With demand for fuel falling, ethanol plants look for other products to sell
(Karma. The latest eco-scam is turning into a chemical factory....)
Production costs of bio-chemicals can be lower than for their hydrocarbon-based equivalents, he adds. The ideal organism can transform sugar into a chemical in one step, while making the same product at a chemical plant usually takes several, requiring more energy and equipment. Bio-chemicals also come with marketable green credentials.
His company is developing ways to make several chemicals, including methyl ethyl ketone or MEK, which is used as a paint solvent. Because it can be made with the same equipment as ethanol, MEK could be produced at an ethanol facility, says Mr. Schilling.
Fewer use opiates, Isle testing firm says
Diagnostic's third-quarter test results show the number of (job applicants) using either legal or illegal opiate drugs fell to under 0.25 percent from more than 0.5 percent a year ago.
(Whit unemployment soaring, employers are 'weeding' out the dopers.)
A public university is a democratic necessity
After UHPA rejects cutbacks, a UHM prof complains about some of the revenue that is coming in. He argues UH is rotting and...
"The name of the rot is corporatization, and here is how to recognize it: the exaltation of only a certain kind of revenue-generating research over student instruction and study in a variety of subjects; the importation of top-down corporate management models; the expansion of administrative positions (and salaries); an erosion of faculty and student participation in governance; and a retreat from the heroic idea of the university as a place of learning and intellectual exchange."
Wrong. The rot at UHM is in the liberal arts departments which openly exclude non-leftists and have incubated many of Hawaii's worst economic and policy disasters such as the sovereignty movement and the Akaka Bill.
Creative fixes needed for Aloha Stadium
Lifting the current deed restriction makes sense. The restriction prohibits commercial enterprises other than "recreational" uses such as the swap meet or concerts. The restriction was put in place in 1967, when the federal government sold 56 acres of land included in the stadium site. As part of a deal to lift the restriction, the state must come up with an equivalent amount of land for recreational use in exchange.
State Sen. Fred Hemmings, a prime mover of the deal, envisions a three-story shopping development around the bowl of a brand-new stadium, with a transit station in the thick of it.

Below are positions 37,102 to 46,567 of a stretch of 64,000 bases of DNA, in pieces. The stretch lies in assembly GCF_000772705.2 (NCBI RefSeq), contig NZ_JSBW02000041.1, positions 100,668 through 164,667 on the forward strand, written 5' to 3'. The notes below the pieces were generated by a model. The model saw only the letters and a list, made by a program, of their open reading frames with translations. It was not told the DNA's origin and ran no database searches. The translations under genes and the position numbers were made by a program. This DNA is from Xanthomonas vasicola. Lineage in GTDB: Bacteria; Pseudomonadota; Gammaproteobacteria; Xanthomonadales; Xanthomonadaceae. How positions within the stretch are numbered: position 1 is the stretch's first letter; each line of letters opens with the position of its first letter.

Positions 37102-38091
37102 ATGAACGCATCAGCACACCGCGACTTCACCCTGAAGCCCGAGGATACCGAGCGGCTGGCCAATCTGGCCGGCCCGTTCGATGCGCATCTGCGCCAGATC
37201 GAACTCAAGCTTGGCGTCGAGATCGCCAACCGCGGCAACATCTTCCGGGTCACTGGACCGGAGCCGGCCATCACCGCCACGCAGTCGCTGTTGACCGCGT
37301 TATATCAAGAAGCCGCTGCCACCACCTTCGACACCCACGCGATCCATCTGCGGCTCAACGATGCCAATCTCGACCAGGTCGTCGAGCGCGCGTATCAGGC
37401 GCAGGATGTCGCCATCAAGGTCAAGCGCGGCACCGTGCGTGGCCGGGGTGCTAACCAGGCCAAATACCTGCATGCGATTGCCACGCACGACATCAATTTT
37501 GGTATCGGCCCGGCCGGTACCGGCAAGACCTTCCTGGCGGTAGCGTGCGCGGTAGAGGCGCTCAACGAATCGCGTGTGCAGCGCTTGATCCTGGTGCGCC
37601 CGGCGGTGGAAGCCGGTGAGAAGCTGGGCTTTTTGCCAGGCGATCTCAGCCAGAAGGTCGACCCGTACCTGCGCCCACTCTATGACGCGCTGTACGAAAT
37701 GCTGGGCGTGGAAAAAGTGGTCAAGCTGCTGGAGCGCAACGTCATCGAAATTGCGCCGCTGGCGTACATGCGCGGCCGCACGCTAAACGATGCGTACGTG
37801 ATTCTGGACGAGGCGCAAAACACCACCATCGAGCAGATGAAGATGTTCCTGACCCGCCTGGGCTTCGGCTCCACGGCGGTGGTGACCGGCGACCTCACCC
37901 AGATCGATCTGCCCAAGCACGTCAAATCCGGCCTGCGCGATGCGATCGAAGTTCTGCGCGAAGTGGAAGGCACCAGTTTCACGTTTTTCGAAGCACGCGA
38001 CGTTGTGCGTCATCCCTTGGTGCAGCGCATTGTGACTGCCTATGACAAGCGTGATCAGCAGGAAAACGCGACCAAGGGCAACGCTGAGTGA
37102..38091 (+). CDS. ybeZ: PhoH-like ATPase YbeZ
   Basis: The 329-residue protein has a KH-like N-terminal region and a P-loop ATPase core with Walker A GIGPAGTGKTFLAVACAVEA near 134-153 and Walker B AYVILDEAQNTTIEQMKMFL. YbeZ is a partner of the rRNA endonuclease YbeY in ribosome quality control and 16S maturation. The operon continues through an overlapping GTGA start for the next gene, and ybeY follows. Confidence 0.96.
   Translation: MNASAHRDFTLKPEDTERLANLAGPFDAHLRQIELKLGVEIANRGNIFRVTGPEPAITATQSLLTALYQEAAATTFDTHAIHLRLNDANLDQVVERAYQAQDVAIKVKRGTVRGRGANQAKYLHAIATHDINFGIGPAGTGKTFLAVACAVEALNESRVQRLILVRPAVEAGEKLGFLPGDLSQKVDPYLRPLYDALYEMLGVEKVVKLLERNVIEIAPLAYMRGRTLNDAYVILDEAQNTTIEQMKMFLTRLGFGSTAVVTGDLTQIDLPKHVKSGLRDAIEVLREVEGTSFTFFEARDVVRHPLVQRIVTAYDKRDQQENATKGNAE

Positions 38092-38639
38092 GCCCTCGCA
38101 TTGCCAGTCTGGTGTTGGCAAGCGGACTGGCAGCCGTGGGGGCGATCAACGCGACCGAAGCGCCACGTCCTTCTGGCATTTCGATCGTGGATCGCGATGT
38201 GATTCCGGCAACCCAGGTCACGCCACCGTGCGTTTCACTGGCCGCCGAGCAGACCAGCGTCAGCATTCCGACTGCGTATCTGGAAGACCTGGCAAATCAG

The stadium and surrounding improvements would be paid for and operated privately, with lease agreements to protect the public's interest in access to and use of the stadium.
It's an intriguing prospect. With coordinated efforts, the future of Aloha Stadium could end up looking entirely different and ultimately become a prudent investment.
Kauai: Ethics Board’s debate ‘weirder and weirder’
The debate started with a communication to the board in which North Shore resident Walter Lewis questioned the legal opinion received from the Office of the County Attorney last month that reinforced an earlier opinion claiming that 20.02D must be read in conjunction with Section 3-1.7 of the Kaua‘i County Code, thereby allowing officers and employees of the county to appear on behalf of a private interest before other county agencies.
Specifically, Lewis criticized a section of the opinion referencing Hawai‘i Revised Statutes Section 1-15, which states that “Where the words of a law are ambiguous ... every construction which leads to an absurdity shall be rejected.”
Deputy Attorney Mona Clark said 20.02D is “ambiguous on its face,” an assertion that Bieber said “insults my intelligence” because “the law is plain and reads plainly.”
Hawaii County Audit: Highway funds wasted
Hawaii County's lack of program goals, internal controls and effective communication have prevented efficient use of more than $50 million in highway-maintenance money, a recent county audit has found.
LINK to audit report: http://co.hawaii.hi.us/la/reports.html
Latest shakedown target: Land board to vote Friday on Kohala ahi farm proposal
The Sierra Club says the project's scope is too large and the cages' propulsion engine involves untested technology.
Maui Tomorrow and the UH Manoa Environmental Center are in on the act, also....